EST. 2012


How £20 Changed UK Martial Arts

How far does £20 stretch?

For one young lad, all the way to building one of the UK’s most influential independent martial arts supporting bodies, engaging more than 100,000 people across the United Kingdom every year as an award-winning trade body.

What if we told you the guy behind it grew up in poverty and left school without the GCSEs needed to go to college but is now a multi-award winning social entrepreneur, employer and childhood poverty advocate?

No start up funding, no loans, no support, no ‘little black books’.

That’s our fight in a nutshell.

How did it all begin?

Born into a hard-working but very much impoverished family in the South West of the UK, our now award-winning Founder and CEO, Giovanni Soffietto came from no privilege. Working as many as 20 hours a week from the age of 13 and growing up in a household that was regularly forced to choose between electric or food, poverty formed a key trauma in Giovanni’s earlier years. Perhaps not surprisingly, having to prioritise on immediate financial stability meant educational attainment had to come second. Whilst doing his best to achieve academically, the prospect of finding the funding to attend University and higher education over a working wage simply wasn’t practical.

Giovanni’s always attributed his success to martial arts. The resilience, grit and determination taught to students up and down the UK in just about every discipline are, he says, character building and at times, life-defining.

Giovanni's Background

I was lucky to have been started in Shotokan Karate, aged around 4 years old. Whilst (like most children) I briefly stopped around six years old, I was back the year after and have never stopped training since. I attained my Dan Grade in Karate in c. 2009 but by that point, my love of Muay Thai had firmly taken hold. I spent my teenage years experimenting with Karate, Taekwondo, Kickboxing and a few others, whilst developing a strong core of Muay Thai and Jujitsu. All-in-all, this would be today what we refer to as 'Mixed Martial Arts (MMA)' although back then, it was usually called 'Freestyle Martial Arts'. I began assisting in classes around 15 years of age, and took over my first gym aged 18 years old. Today, in my 30's, I continue to teach and train in Muay Thai and Self Defence (Protection) and teach a voluntary Kickboxing class for the local schools too.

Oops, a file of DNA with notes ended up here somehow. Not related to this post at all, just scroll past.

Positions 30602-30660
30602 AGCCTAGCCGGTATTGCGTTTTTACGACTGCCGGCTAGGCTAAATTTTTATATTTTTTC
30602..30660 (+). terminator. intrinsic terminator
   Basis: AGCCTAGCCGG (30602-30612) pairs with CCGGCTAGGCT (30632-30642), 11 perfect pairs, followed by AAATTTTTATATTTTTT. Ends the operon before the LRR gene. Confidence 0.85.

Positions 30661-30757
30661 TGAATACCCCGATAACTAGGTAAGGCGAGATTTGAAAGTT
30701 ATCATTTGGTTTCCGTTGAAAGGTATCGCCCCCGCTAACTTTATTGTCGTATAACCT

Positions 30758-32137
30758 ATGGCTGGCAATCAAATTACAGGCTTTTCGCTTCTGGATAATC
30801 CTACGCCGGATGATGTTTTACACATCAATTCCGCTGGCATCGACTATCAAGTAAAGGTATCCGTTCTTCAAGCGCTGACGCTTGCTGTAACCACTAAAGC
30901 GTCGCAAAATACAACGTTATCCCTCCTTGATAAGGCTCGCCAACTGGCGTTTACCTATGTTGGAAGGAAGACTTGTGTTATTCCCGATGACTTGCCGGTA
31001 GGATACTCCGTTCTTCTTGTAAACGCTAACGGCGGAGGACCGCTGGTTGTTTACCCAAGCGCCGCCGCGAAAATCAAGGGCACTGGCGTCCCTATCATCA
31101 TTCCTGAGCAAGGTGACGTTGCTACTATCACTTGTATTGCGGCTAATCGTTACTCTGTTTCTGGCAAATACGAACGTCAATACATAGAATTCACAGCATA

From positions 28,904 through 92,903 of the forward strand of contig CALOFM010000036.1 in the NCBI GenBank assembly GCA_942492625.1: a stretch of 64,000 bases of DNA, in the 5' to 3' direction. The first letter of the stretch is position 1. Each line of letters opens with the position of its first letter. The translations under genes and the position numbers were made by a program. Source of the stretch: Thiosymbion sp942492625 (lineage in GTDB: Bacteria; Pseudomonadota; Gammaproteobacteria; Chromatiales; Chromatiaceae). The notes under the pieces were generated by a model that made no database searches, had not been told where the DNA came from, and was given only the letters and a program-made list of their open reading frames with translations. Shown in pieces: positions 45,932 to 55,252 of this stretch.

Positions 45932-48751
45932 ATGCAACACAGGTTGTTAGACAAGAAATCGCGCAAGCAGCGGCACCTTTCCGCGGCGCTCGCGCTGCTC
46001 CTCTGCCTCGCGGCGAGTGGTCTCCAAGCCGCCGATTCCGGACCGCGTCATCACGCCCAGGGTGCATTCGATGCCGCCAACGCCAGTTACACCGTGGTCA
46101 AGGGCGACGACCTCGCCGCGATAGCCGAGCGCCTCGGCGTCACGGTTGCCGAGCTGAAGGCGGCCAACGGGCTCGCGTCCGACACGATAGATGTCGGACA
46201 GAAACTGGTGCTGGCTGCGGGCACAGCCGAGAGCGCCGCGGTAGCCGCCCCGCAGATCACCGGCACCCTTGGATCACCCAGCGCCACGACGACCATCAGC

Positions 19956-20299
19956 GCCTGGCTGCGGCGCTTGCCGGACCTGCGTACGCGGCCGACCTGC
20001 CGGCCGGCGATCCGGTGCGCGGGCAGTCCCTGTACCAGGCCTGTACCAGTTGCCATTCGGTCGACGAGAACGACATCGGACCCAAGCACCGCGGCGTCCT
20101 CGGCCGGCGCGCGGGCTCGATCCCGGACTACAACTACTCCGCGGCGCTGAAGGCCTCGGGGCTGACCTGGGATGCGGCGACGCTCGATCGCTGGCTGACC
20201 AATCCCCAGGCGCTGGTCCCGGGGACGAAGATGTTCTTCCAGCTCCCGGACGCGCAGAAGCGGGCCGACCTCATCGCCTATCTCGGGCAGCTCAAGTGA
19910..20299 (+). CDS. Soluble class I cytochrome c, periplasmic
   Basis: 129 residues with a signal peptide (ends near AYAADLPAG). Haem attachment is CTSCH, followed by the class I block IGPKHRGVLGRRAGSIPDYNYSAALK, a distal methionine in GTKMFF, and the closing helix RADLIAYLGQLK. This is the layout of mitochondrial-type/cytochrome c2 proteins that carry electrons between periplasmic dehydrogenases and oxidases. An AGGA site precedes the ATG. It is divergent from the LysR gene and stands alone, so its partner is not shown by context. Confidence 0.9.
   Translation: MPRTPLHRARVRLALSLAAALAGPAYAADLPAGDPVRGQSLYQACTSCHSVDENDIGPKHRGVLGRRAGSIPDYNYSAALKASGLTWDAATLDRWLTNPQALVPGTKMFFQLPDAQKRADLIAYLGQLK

Fast forward twenty years and that same young lad is now at the helm of what is considered one of the UK’s premier martial arts organisations. What’s more, the BMABA’s Fighting Chance Foundation goes beyond the association’s award winning service to offer martial arts programmes aimed at tackling childhood poverty, knife crime, violence against women and girls, male mental health, bullying and more. Our Founder passionately believes that every child has the potential to inspire change and create a lasting legacy and that martial arts can play a decisive roll in unlocking that opportunity.

This same belief and ambition saw the British Martial Arts & Boxing Association (BMABA) founded on September 17th 2012 with just £20 of start up capital. After spending £4.99 on a domain name Giovanni was left with the prospect of managing finances, marketing, sales, safeguarding, professional development, networking and web designing alongside a physical day job working 7 days on, 1 day off.

Whilst BMABA started as a small community run organisation and have proudly maintained a politics free, community based approach to governance BMABA are immensely proud to now have a dedicated staff and committee which help the association thrive from three offices, covering more than 2,000 sqft of dedicated premises.

Giovanni aged 23.

I remember as clear as day when I first started BMABA being told by everyone there wasn't a 'chance in hell' of being evenly marginally successful. Everyone was fast to remind me how long-established the competitors had been in place for, and how it would "take more than £1,000,000 to make a dent". Even my own Father discouraged me from taking the plunge because "how would somebody like [me] do something like that (building a national business)."